6. Hybrid Genetic Algorithm to find Capacitor Sizes

The following outline summarizes how the genetic algorithm works:

  1. The algorithm begins by creating a random initial population.

  2. The algorithm then creates a sequence of new populations, or generations. At each step, the algorithm uses the individuals in the current generation to create the next generation. To create the new generation, the algorithm

    Performs the following steps:

    1. Scores each member of the current population by computing its fitness value.

    2. Scales the raw fitness scores to convert them into a more usable range of values.

    3. Selects parents based on their fitness.

    4. Produces children from the parents. Children are produced either by making random changes to a single parent mutation or by combining the vector entries of a pair of parents crossover.

    5. Replaces the current population with the children to form the next generation.

  3. The algorithm stops when one of the stopping criteria is met.


The optimal capacitor placement using Fuzzy and HGA was applied on IEEE-15, IEEE-34 and IEEE-69 bus systems and the results obtained are very encouraging. The method places capacitors with optimum sizes.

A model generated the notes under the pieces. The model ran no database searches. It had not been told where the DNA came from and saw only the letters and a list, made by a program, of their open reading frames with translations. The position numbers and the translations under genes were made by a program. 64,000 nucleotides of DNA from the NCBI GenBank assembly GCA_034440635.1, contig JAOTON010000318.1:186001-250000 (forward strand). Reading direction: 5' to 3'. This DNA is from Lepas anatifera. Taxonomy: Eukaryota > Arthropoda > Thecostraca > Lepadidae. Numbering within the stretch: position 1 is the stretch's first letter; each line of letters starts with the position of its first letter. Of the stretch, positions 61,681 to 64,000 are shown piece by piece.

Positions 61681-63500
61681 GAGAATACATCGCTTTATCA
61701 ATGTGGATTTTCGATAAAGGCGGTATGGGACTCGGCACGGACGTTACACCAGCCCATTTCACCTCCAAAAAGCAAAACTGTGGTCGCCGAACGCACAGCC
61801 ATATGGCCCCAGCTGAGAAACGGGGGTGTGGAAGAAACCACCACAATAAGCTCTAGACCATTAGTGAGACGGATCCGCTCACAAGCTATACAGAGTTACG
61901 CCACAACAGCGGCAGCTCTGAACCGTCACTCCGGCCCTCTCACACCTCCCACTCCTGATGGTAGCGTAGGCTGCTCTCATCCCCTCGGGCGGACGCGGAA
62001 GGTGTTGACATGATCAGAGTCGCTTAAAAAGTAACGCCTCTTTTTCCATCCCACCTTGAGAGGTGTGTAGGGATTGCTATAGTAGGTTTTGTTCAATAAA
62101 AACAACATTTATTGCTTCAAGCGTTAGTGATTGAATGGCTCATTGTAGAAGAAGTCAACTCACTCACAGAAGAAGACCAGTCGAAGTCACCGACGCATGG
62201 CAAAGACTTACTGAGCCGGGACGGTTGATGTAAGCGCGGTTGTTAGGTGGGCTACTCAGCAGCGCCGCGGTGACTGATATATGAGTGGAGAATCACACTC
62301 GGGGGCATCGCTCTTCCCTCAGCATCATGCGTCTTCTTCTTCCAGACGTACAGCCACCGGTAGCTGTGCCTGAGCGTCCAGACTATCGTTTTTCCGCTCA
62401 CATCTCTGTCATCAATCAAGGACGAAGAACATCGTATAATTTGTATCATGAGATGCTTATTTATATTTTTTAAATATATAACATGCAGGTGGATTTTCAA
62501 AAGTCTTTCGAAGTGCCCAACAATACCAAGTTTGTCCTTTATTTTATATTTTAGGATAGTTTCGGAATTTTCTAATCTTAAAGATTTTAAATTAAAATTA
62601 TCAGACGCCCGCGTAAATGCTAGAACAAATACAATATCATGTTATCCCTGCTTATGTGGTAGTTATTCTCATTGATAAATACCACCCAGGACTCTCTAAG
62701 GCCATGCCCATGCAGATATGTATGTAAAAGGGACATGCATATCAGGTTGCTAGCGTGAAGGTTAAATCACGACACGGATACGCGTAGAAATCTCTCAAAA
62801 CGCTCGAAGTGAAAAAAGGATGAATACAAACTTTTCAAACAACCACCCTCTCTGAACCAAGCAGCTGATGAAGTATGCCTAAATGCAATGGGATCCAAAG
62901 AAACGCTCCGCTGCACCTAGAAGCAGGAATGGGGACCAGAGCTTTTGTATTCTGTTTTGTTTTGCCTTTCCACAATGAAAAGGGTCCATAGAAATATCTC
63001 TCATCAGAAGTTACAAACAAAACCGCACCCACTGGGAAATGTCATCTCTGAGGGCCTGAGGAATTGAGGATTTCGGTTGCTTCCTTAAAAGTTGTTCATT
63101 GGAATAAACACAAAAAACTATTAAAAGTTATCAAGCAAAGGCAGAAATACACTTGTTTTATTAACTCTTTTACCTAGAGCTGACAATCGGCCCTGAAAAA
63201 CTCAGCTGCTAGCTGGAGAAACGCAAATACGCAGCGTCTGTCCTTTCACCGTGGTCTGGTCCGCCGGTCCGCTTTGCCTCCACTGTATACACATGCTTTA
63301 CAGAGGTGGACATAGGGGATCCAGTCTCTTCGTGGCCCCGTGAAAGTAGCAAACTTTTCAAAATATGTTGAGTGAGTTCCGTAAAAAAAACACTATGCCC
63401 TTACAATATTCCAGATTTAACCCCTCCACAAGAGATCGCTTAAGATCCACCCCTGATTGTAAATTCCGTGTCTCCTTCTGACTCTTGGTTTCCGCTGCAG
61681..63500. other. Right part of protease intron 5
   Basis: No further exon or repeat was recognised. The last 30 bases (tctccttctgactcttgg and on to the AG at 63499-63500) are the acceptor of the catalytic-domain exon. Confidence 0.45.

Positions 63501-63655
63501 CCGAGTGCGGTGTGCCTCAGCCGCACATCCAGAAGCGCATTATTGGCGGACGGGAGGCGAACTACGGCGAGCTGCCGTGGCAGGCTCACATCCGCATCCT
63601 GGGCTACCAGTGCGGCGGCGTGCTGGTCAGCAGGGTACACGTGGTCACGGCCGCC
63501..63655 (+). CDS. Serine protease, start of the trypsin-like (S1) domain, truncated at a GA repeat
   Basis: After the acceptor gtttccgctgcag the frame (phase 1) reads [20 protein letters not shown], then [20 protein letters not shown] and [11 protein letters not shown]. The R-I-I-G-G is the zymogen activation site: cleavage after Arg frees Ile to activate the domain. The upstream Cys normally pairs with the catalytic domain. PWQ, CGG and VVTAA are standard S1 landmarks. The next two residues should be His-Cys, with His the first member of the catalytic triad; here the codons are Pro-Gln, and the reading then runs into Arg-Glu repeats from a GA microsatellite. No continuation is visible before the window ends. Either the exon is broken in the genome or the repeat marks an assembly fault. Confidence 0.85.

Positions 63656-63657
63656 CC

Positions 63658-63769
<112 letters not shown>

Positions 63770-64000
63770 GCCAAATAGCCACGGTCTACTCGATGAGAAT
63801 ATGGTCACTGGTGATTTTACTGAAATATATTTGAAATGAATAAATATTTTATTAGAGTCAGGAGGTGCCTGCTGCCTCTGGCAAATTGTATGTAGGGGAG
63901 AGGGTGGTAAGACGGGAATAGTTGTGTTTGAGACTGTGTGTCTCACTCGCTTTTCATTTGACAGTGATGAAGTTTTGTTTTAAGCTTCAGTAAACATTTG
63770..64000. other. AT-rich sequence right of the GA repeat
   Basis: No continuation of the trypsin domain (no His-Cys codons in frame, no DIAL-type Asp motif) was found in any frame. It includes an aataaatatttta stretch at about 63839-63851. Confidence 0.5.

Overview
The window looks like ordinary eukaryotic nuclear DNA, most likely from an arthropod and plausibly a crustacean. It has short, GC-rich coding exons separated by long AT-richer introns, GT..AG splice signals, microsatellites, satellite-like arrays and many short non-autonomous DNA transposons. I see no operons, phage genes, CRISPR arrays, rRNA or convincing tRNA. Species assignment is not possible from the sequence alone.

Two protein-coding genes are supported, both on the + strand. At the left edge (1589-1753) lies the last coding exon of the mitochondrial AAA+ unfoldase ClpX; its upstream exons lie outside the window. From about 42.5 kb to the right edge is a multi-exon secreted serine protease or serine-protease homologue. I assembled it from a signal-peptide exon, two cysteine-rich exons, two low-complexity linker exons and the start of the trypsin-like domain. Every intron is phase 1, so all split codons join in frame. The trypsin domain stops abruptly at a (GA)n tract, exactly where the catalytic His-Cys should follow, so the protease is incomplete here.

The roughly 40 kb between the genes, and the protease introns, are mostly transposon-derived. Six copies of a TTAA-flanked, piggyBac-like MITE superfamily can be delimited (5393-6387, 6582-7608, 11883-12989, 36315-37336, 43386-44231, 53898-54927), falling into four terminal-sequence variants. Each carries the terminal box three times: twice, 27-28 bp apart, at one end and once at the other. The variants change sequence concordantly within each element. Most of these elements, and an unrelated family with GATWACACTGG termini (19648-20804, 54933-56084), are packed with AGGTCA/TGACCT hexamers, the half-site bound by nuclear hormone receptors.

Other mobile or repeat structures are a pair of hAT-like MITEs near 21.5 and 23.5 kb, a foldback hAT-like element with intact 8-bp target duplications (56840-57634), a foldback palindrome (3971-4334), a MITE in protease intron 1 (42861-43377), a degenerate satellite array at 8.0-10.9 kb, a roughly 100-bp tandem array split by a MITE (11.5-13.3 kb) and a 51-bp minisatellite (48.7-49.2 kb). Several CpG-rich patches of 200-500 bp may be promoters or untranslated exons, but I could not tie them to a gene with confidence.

The proposed method has been programmed using MATLAB 7.12 and run on an Intel core i5 personal computer. The various parameters used in the algorithm are Pop =50, Elite Count = 2, Crossover fraction =0.8, Maxgen = 1000. The losses (in kW) foruncompensated and compensated networks are tabulated below.

Table 2. Comparison of Results



Before compensation

Fuzzy & GA Paper [4]

Proposed Method HGA

15 bus




34 bus




69 bus





Hybrid Genetic Algorithm is a new and efficient method for optimization. A capacitor placement method that employs Fuzzy Approach and HGA to reduce power losses and enhance voltage profile for primary distribution system is presented. The method seeks the most effective buses to install compensation capacitors so that maximum loss reduction and voltage profile were to be improved. The Fuzzy Approach to the buses is effective in reducing the total number of alternatives examined for finding the optimal solution. Hybrid Genetic Algorithm is used to find the optimal capacitor sizes.

The algorithm is tested with three Radial distribution systems consisting of 15, 34 and 69 buses and the results are presented.


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[3 ] Y. Baghzouz and S. Ertem, Shunt Capacitor Sizing for Radial Distribution Feeders with Distorted Substation Voltages IEEE Trans. on Power Delivery, vol. 5, pp. 650- 657, Apr. 1990.